Now, in a case where you’ve lost your creativity, just be in the space of not knowing because you can’t know until you know. Usually, creativity is not there because we are in a state of fear, so if we can just allow ourselves to be in the unknown. What’s so amazing if you read about the creativity of the literature is, this is a part of the creative process, the trough is part of the creative process. It’s like nothing, nothing, nothing, a breakthrough, nothing, nothing, nothing, another breakthrough. So what’s happening is, our left brain or our logical brain is always like, I need to know, and creativity is inherently the unknown. If it was known, it wouldn’t be created. So being in the unknown is part of the creative process. Those two steps that I talked about first: connecting with the moment as it is and being resourced, those are what help us be in the trough, in the discomfort of not knowing, so the creative idea can actually be born. So that’s one possibility when you’re in the creative trough.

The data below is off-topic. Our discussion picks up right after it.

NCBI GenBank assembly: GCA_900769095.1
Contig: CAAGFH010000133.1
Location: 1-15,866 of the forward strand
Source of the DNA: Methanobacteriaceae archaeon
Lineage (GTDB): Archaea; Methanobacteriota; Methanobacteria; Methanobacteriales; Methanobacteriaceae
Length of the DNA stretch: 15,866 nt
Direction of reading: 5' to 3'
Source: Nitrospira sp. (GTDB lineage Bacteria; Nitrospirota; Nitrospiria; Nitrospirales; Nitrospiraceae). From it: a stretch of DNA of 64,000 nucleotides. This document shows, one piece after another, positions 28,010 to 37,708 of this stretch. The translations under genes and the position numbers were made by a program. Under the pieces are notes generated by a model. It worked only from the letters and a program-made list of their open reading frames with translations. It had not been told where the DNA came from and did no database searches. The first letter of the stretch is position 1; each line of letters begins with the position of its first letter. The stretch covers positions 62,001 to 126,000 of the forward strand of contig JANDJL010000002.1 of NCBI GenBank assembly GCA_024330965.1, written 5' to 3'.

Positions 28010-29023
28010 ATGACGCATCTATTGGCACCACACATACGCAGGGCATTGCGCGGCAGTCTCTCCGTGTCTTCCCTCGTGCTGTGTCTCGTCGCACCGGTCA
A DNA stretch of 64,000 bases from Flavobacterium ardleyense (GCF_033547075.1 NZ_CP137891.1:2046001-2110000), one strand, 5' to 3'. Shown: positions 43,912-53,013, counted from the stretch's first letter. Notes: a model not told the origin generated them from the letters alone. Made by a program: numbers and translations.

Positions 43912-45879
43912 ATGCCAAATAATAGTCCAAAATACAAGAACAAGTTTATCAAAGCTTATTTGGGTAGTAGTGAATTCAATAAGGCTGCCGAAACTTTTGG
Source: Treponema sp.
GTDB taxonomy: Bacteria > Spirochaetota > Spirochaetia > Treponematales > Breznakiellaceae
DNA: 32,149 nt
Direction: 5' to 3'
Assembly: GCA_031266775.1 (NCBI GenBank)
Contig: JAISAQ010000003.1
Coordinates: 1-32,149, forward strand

Another possibility when you’re in the creative trough is just to play around, just trying lots of different things, just to play around with a lot of different mindsets. The brainstorming process in the book is, you learn how to shift your mindset in a lot of different ways. So the brainstorming tool in the back of the book is to create three different mindsets, and ride a stream of consciousness from those mindsets on a problem, and then synthesize those three different mindsets into a new solution. So I would say, either choosing to be in the creative trough, kind of like the circadian rhythm. Around mid-afternoon, you’re really tired and you want to drink seven cups of coffee, that’s because we have a natural circadian rhythm. So sometimes you have to drink a cup of coffee, sometimes you are like, “No, I have seven meetings, I need to barrel through to drink the coffee.” But the natural thing is for you to drink it. So that’s the same with the creative process, there’s a natural trough that occurs. So if you’re going to be with the creative trough, that’s great. If you can’t be with a creative trough, you’re like, my client needs this pitch strapping next Thursday and I got nothing, then I would just say bombard yourself with a state of playfulness and just try a million mindsets. Like the coffee, let that zoom you through.